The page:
Why won’t men grow up?

As we celebrate Father’s Day, I reflect that I am incredibly blessed to have a father who didn’t just talk about responsibility, he modeled it. He provided for his family, he made us accountable for our actions, he helped with homework, he was involved in our church and community and he provided the best gift any father can give his children — he loved my mother. He led by example, providing a stable home, being kind and generous with his time, talent and treasure. And he still does.

But there are so many men who have yet to grow up, exemplifying the so-called “Peter Pan Syndrome.” These oversized kids live a coddled life (some with their parents rent-free), focusing not on the business of life, and in some cases not even the business of, well, business, but on hanging out with their buddies, playing video games and chasing multiple women. They are basically 10-year-olds with drivers’ licenses.

Being a man doesn’t mean you get to do whatever you want. Perhaps the perceived loss of their prized independence is why this generation is delaying marriage. If that is their thought process, it’s hard to imagine how they will become responsible husbands and fathers.

So where do men learn how to be men?

If you’re looking for “gravitas” from the top, search elsewhere. Extended adolescence, being “cool,” and having fun seem to be celebrated at the White House.

Coming of age now appears to have risen to the ripe old age of 26, with Obamacare letting “kids” stay on their parents’ health care plans until then.

The administration exhorted families (with your tax dollars) to talk about Obamacare over the holiday dinner table. The ads featured sexual content (more of the hook-up culture on display) and the hyper-adolescent Pajama Boy (really, a “man” in footie jammies?).

President Obama himself went to great lengths to make time for the all-important March Madness basketball brackets.

Then, in May, the White House’s former national security spokesman, Tommy Vietor, went on Fox’s Special Report with Bret Baier to discuss the Benghazi talking points controversy.

Baier couldn’t believe his ears when little Vietor replied, “Dude…” Twice. I mean, what kind of “man” goes on a serious national news show and calls the interviewer, “Dude?” (Don’t answer that.)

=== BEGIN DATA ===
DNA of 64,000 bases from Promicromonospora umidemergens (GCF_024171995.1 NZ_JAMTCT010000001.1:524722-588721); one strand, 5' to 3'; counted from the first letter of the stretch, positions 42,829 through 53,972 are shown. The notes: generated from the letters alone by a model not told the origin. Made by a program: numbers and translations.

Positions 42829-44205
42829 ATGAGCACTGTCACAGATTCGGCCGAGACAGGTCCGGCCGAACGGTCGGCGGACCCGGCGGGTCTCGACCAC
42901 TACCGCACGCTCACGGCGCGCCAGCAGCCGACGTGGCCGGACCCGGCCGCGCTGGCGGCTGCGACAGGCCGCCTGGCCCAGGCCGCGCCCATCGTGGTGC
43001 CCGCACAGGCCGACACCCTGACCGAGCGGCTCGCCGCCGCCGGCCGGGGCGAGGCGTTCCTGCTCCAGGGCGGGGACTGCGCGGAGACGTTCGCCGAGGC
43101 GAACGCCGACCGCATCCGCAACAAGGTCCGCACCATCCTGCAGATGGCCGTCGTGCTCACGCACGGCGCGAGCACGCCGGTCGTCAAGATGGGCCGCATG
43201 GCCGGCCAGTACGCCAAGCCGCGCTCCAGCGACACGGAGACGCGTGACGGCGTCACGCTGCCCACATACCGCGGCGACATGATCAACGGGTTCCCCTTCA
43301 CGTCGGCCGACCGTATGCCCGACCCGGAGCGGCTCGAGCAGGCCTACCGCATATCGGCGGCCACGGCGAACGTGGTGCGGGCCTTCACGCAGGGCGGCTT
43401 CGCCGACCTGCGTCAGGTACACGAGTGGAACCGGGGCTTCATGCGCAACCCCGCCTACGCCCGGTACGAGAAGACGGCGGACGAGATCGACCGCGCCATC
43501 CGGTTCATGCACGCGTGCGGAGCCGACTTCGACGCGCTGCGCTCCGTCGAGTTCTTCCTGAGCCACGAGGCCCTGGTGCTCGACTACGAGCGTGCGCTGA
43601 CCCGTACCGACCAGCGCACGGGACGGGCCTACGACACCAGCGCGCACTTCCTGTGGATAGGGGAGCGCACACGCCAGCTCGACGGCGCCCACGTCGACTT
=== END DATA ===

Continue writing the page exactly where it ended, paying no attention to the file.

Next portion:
Today’s TV won’t provide examples of manly character or behavior worth emulating. Ads and shows depict men as either bumbling, fumbling idiots or irresponsible, promiscuous louts — not characteristics that make very appealing mates. No wonder so many young men seem to aspire to nothing more than perpetual adolescence.

The antidote? Men learn from other men through mentorship. Men who model responsible adult behavior and who demand the same in return from those they influence have tremendous impact.

Dennis Rainey, president of FamilyLife, writes, “While none of us ever outgrow the need for having other men to mentor us, it is an absolute essential for those who would admit that their teenage tendencies are still pretty strong inside. If you find yourself grown but still exhibiting immature, adolescent behavior on a fairly regular basis, you need people around you who can call you up and out.”

Men are failing in school, getting fewer college degrees and finding their incomes slowly declining. Women are getting 60 percent of the college degrees and finding their income levels rising. In fact, single women younger than 30 have a higher median income than their male counterparts, just when the baby biological clock starts to tick loudly and women are considering their picket-fenced future. That means that when women get married — if they get married — they have a strong probability of marrying down.

At my age, I find that shocking, but it seems to be commonly accepted among many millennial women. I’m not sure what that means — more women doing things alone (including having children) or accepting a march toward matriarchy where men play an insignificant role?

Either alternative seems frightening. Perhaps we cannot return altogether to the simpler society in which, generally, men protected and provided, and women nurtured and comforted. But the implications of what has happened to gender roles and the family need serious consideration and action if we are to produce future generations of mature, responsible adults.

Happy Father’s Day.

Recommend this article
Susan Dench

About Susan Dench

Susan Dench is the founder and president of the fast-growing non-profit, non-partisan Informed Women's Network. Recognizing that many women are tired of "politics as usual," Susan decided to take action and develop strategies that are innovating the way women and politics intersect, nurturing and encouraging women in fun, energetic gatherings where views can be expressed in a supportive environment and then translated into practical solutions that produce results.